Advertisement

The UBORA E-Infrastructure for Open Source Innovation in Medical Technology

  • Carmelo De MariaEmail author
  • Licia Di Pietro
  • Andres Diaz Lantada
  • Alice Ravizza
  • Mannan Mridha
  • Janno Torop
  • June Madete
  • Philippa Makobore
  • Arti Ahluwalia
Conference paper
  • 91 Downloads
Part of the IFMBE Proceedings book series (IFMBE, volume 76)

Abstract

The development of medical devices with open source and collaborative design methodologies has the potential to increase the access to medical technologies, thanks to a feasible reduction of design, management, maintenance, and repairing costs linked to the open access of device blueprints. UBORA is an e-infrastructure for the co-design of open source medical devices, which promotes the compliance with internationally recognized quality standards and regulations for safety and efficacy of devices, taking the EN ISO 13485:2016 and the EU MDR 2017/745 as inspiration. UBORA guides the user through a systematic design process, from the identification of clinical needs, of risks class and relevant standards for the device, and provides project management tools, including a repository, finalized to the preparation of the pre-production device dossier. The process is supervised by expert mentors, which ensure that safety and efficacy criteria are fulfilled. The UBORA e-infrastructure is in line with the 2030 Agenda for the Sustainable Development Goals, promoting and strengthening the initiatives of an international community of designers, healthcare providers and policy-makers, toward the reduction of inequalities in the access to medical devices.

Keywords

Open source medical devices E-infrastructure Safety Regulation 

Notes

Acknowledgements

This project has received funding from the European Union’s Horizon 2020 research and innovation programme under grant agreement N° 731053. The authors acknowledge all students and mentors who daily animate the UBORA e-infrastructure.

Conflict of Interest.

The authors have no conflict of interest to disclose.

References

  1. 1.
    Sustainable Development Goals. https://www.un.org/sustainabledevelopment/sustainable-development-goals/. Accessed May 2019
  2. 2.
    World Health Organization. Medical devices: managing the mismatch: an outcome of the priority medical devices project. World Health Organization (2010)Google Scholar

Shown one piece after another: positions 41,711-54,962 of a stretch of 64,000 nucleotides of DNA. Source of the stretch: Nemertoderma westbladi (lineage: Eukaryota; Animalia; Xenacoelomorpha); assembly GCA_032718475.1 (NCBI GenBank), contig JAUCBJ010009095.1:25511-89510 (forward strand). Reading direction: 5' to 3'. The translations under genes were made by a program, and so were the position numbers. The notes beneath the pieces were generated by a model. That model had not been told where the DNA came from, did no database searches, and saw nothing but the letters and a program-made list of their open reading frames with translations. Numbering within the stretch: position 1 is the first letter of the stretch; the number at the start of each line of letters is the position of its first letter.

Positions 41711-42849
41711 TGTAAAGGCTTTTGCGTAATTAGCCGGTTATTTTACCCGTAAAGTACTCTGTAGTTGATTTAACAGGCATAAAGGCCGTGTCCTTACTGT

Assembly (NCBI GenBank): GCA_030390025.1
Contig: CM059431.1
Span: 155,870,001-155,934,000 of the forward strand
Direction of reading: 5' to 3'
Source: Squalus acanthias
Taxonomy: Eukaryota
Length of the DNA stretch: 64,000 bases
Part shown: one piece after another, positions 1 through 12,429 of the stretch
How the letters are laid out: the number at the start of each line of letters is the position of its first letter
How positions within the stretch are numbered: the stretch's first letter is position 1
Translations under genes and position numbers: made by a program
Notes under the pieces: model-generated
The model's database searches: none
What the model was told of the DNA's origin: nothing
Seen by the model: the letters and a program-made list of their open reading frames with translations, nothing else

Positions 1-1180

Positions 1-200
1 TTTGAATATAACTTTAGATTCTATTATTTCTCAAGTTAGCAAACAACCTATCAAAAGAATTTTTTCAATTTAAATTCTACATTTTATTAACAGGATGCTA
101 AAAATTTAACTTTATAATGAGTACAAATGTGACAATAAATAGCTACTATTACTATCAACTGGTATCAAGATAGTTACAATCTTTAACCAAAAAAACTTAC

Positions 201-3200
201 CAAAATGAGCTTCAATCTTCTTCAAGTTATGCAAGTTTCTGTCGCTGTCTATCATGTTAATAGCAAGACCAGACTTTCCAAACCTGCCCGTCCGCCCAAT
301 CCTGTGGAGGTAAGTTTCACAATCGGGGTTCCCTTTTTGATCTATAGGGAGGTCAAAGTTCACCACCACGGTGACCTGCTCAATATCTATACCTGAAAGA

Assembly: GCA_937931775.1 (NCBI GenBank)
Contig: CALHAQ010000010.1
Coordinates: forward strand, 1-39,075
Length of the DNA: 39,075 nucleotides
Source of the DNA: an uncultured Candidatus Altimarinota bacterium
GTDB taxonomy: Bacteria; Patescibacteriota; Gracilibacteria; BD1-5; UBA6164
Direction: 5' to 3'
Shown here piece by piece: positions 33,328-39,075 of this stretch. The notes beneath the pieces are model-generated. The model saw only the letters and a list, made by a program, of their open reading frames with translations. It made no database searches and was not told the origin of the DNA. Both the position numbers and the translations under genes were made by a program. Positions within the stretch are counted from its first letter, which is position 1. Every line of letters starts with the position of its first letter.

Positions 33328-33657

3. 3.
    Iadanza, E., Dyro, J.: Clinical Engineering Handbook. Elsevier (2004)Google Scholar
  4. 4.
    World Health Organization. Barriers to innovation in the field of medical devices. Background paper 6. World Health Organization, Geneva (2010)Google Scholar
  5. 5.
    Malkin, R.A.: Design of health care technologies for the developing world. Ann. Rev. Biomed. Eng. 9, 567–587 (2007)CrossRefGoogle Scholar
  6. 6.
    Lustick, D.R., Zaman, M.H.: Biomedical engineering education and practice challenges and opportunities in improving health in developing countries. In: Atlanta Conference on Science and Innovation Policy 2011. IEEE (2011)Google Scholar
  7. 7.
    Malkin, R.A.: Barriers for medical devices for the developing world. Expert Rev. Med. Dev. 4(6), 759–763 (2007)CrossRefGoogle Scholar
  8. 8.
    Douglas, T.S.: Biomedical engineering education in developing countries: research synthesis. EMBC, IEEE (2011)Google Scholar
  9. 9.
    Perens, B.: The open source definition. In: Open Sources: Voices from the Open Source Revolution, vol. 1, pp. 171–188 (1999)Google Scholar
  10. 10.
    Williams, A., Gibb, A., Weekly, D.: Research with a hacker ethos: what DIY means for tangible interaction research. Interactions 19(2), 14–19 (2012)CrossRefGoogle Scholar
  11. 11.
    Niezen, G., Eslambolchilar, P., Thimbleby, H.: Open-source hardware for medical devices. BMJ innovations bmjinnov-2015 (2016)CrossRefGoogle Scholar
  12. 12.
    Gamma Cardio Soft S.r.l. http://www.gammacardiosoft.it/openecg/. Accessed May 2019
  13. 13.
    Ferretti, J., Di Pietro, L., De Maria, C.: Open-source automated external defibrillator. HardwareX 2, 61–70 (2017)CrossRefGoogle Scholar
  14. 14.
    Arcarisi, L., Di Pietro, L., Carbonaro, N., Tognetti, A., Ahluwalia, A., De Maria, C.: Palpreast—a new wearable device for breast self-examination. Appl. Sci. 9, 381 (2019)CrossRefGoogle Scholar
  15. 15.
    De Maria, C., Mazzei, D., Ahluwalia, A.: Improving African health care through open source biomedical engineering. Int. J. Adv. Life Sci. 7(1), 10–19 (2015)Google Scholar
  16. 16.
    UBORA: Euro-Africa Open Biomedical Engineering Innovation e-platform for Innovation through Education. https://platform.ubora-biomedical.org/. Accessed May 2019
  17. 17.
    European Medical Device Regulation 2017/745. https://eur-lex.europa.eu/legal-content/EN/TXT/PDF/?uri=OJ:L:2017:117:FULL&from=EN. Accessed May 2019
  18. 18.
    International Organization of Standardization EN ISO 13485:2016 Medical devices – Quality management system- Requirements for regulatory purpose certification. https://www.iso.org/standard/59752.html. Accessed May 2019
  19. 19.
    Wilkinson, M.D., Dumontier, M., Aalbersberg, I.J., Appleton, G., Axton, M., Baak, A., Bouwman, J., et al.: The FAIR guiding principles for scientific data management and stewardship. Sci. Data 3, 160018 (2016)Google Scholar
  20. 20.
    Trimi, S., Berbegal-Mirabent, J.: Business model innovation in entrepreneurship. Int. Entrepreneurship Manage. J. 8(4), 449–465 (2012)CrossRefGoogle Scholar

Copyright information

© Springer Nature Switzerland AG 2020

Authors and Affiliations

  1. 1.University of PisaPisaItaly
  2. 2.Universidad Politecnica de MadridMadridSpain
  3. 3.Politecnico di TorinoTurinItaly
  4. 4.Royal Institute of TechnologyStockholmSweden
  5. 5.University of TartuTartuEstonia
  6. 6.Kenyatta UniversityNairobiKenya
  7. 7.Uganda Industrial Research InstituteKampalaUganda

Personalised recommendations